Sadly though, for all its atmospheric grandeur, it is precisely these issues which can often infringe upon your enjoyment of the game. The sense of isolation and a frontier untouched by man can lead to great lulls in pacing and action. This is not helped by a structure which seems content to rely on endless shootouts or the occasional escort mission. It feels almost as though Rockstar were so determined to create a convincing world to inhabit that they forgot to populate it with interesting things to [i]do[/i]. Of course, criticisms about repetitive missions are common in the genre – GTAIV certainly featured its share of shootouts against waves of goons, and Just Cause 2 could hardly be accused of boundless variety – but those games also offered you the chance to cause chaos in every corner of their worlds and write your own stories through increasingly ludicrous feats of anarchy. Unfortunately, the empty expanses of RDR prevent this. What is fundamental for creating a convincing setting and atmosphere works against the ability to create a consistently engaging sandbox game between pursuing the core missions. There are some brief moments of variety – an early mission involving herding cattle, a stealth mission that sees you attempting to rob a train under heavy guard – but these are brief and once completed, the mechanics are never used or needed ever again.
There are, of course, optional activities to undertake aside from the core story. Hunting, gathering herbs, playing cards in a local saloon and pursuing bounties are all present. But they feel like a wasted opportunity in many cases. Bounty Hunting is merely an endless procession of the shootouts already so prevalent in the main game. Hunting and gathering are, fundamentally, no different from the sorts of grind-intensive missions so often decried in MMOs – travel here, kill/.collect X amount of that. Playing cards is mildly diverting but the AI of your opponents is rarely convincing and regularly makes incredibly stupid – and often statistically impossible –moves (guessing there are 5 die showing a 6 on their face when only 4 on the table?), and the money gained is effectively useless due the game giving you nothing of worth to purchase that you won’t easily obtain throughout the course of normal play. Of all the diversions, the most interesting is Treasure Hunting, which sees you provided with a rough sketch of an environmental feature in the gameworld and sees you, well, hunting treasure.
There are also side missions (here called Stranger encounters), which are often entertainingly written and touch on subjects such as prohibition or the rise of the motion picture but are all too brief, and again simply repeat the same the structural tropes as the main story missions. Last but not least are random encounters. Occasionally, riding across the world, a blue dot may appear on your minimap where you can offer assistance. These brief activities might involve fending off a group of bandits (another shooting gallery exercise), riding someone into town (more often than not a good few minutes in the opposite direction to where you were headed), recovering a stolen horse, etc. While these are mildly diverting the first few times, they quickly become repetitive (particularly due to hearing exactly the same dialogue and models over... and over... and over... again) and the lack of any worthwhile reward or any punitive measure for not engaging in them quickly makes them meaningless. You’ll soon learn to just ride past them.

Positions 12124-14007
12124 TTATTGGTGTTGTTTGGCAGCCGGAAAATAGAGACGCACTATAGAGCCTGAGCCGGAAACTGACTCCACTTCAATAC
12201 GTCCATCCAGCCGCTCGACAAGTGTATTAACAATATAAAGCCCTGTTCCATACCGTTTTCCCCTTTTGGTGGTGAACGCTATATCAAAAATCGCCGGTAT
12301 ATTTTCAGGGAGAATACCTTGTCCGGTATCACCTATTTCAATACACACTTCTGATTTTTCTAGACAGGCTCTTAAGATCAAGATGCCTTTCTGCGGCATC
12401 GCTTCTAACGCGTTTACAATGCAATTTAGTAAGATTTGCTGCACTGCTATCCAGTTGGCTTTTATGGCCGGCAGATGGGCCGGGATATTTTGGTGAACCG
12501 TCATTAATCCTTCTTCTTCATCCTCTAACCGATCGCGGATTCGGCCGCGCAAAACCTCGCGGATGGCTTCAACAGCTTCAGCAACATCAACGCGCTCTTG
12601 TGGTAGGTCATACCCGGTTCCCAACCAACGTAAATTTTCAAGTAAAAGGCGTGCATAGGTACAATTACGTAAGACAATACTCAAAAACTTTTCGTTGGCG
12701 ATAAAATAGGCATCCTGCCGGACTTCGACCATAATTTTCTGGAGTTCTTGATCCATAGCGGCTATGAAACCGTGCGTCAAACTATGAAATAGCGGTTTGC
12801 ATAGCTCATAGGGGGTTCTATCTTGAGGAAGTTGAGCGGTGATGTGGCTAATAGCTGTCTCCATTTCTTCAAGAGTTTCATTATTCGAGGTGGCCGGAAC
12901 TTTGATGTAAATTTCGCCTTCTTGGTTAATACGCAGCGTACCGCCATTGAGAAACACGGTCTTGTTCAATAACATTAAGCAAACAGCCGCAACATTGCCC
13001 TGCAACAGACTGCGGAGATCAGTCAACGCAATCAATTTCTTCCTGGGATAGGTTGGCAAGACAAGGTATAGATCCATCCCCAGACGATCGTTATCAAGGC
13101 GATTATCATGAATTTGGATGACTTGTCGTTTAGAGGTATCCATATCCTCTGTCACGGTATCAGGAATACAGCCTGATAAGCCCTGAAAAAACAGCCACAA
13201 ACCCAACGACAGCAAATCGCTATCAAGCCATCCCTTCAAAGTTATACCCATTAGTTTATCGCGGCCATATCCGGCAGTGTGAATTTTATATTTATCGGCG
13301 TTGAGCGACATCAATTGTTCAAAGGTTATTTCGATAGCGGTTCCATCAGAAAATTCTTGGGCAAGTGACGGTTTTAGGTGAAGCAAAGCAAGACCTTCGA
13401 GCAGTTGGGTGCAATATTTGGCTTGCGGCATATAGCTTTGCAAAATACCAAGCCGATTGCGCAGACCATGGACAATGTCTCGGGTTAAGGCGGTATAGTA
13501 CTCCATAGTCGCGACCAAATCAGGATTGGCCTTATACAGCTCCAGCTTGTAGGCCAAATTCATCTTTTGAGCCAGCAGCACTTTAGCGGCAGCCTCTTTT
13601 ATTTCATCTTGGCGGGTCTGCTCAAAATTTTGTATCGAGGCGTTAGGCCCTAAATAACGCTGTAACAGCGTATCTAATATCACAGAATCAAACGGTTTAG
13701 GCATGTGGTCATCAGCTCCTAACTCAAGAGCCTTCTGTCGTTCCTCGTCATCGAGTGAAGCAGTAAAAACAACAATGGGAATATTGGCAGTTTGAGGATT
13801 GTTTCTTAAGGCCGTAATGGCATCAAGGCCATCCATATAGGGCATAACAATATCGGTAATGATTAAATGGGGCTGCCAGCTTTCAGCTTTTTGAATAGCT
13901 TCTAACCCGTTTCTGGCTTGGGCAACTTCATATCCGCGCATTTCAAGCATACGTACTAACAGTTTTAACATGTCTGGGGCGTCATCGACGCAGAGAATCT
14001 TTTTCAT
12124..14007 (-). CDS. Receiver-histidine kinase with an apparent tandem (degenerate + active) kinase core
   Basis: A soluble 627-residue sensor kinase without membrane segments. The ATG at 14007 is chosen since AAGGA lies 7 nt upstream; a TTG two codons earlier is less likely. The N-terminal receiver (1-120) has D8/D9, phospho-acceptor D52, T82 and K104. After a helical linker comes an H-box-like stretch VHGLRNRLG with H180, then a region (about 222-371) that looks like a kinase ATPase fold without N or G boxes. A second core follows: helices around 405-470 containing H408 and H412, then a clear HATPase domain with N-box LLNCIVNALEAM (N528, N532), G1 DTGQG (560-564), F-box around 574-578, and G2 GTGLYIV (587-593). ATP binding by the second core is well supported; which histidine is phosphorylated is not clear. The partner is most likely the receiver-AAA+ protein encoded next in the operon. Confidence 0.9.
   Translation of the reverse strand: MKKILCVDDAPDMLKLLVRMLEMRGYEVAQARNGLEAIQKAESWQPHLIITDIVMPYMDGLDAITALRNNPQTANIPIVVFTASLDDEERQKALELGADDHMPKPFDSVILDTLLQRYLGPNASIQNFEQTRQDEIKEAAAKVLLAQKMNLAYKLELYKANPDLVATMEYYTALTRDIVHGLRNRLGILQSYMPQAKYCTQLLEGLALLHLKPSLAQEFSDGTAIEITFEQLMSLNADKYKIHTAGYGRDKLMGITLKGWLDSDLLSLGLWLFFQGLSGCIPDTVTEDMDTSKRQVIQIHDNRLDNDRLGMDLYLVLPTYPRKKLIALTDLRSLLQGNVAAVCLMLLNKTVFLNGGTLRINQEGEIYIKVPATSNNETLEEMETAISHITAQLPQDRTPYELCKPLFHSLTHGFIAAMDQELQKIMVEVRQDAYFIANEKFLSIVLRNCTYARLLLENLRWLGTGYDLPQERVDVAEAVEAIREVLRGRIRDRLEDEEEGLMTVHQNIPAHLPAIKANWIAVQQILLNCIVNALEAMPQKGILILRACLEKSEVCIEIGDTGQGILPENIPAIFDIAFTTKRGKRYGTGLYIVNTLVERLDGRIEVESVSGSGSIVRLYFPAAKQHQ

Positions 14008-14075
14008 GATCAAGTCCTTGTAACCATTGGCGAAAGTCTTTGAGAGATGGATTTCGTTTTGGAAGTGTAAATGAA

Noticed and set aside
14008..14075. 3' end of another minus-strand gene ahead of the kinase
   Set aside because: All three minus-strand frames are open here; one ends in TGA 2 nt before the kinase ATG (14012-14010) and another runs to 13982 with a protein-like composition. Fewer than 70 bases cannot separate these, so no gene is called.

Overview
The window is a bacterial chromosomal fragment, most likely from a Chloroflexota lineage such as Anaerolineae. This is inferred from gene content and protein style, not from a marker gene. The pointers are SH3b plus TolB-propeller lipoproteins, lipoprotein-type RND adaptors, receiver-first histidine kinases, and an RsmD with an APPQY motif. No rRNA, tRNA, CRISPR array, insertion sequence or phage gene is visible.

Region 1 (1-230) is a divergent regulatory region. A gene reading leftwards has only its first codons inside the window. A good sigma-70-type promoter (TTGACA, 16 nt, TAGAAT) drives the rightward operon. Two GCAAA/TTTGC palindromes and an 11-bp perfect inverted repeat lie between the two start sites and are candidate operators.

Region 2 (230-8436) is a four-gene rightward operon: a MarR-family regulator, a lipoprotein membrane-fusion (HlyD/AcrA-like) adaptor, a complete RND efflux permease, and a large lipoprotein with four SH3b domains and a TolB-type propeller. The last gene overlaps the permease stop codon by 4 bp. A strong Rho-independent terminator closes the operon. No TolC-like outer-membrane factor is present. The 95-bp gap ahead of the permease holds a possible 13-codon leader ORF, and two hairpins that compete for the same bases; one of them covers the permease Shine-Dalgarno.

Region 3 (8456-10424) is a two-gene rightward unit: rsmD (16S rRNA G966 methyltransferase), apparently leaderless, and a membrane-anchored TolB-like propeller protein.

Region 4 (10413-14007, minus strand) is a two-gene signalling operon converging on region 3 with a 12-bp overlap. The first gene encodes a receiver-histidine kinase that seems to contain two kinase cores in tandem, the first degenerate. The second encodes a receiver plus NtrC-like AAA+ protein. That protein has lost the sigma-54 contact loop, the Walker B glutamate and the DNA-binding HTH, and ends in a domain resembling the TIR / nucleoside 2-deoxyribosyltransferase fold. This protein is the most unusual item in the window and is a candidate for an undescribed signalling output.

The story, however, thankfully is largely excellent. Despite some incredibly poor pacing (the previously mentioned epic arrival in Mexico fast loses its impact when you realise you will simply be repeating the same mission types that you have already become bored of, and also loses a great deal of narrative momentum through the introduction of poorly-developed characters), the overall story of Red Redemption is fantastic and the dialogue, though dry, is excellently delivered by an accomplished array of actors. RDR deals with quite heavy themes for a videogame – the struggle of nature versus technological advances, of government power, of self-destruction and, of course, redemption. The poor pacing does its best to destroy any narrative momentum, and just when you think you’ve found your man the game gives you another one to go running after, but take the time to perform a lengthy analysis of the various themes after the credits have rolled (and indeed after that, in a “true” ending that strangely, perhaps deliberately, echoes the opening of spiritual predecessor Red Dead Revolver) and it is hard not to appreciate what Rockstar were doing and the talent of their writers.
So, this might all sound a bit negative then. And it would be, were it not for that incredible atmosphere. This makes the game actually quite hard to evaluate. Do you evaluate it as a work of art, a recreation of what it was like to be in an iconic period of history? Or do you evaluate it as a game, with its repetitive missions and long periods of boredom? Perhaps you can evaluate it as both. It's an [i]incredibly[/i] difficult game to put a score to and given the choice I wouldn't score it at all, instead allowing my views to stand without such a crude measure of quality as a number out of 10.
So then, Red Dead Redemption: As a love letter and homage to the American Old West it is an incredible work of art; but as a game, it frequently forgets one of the most crucial factors of the medium – how to be fun.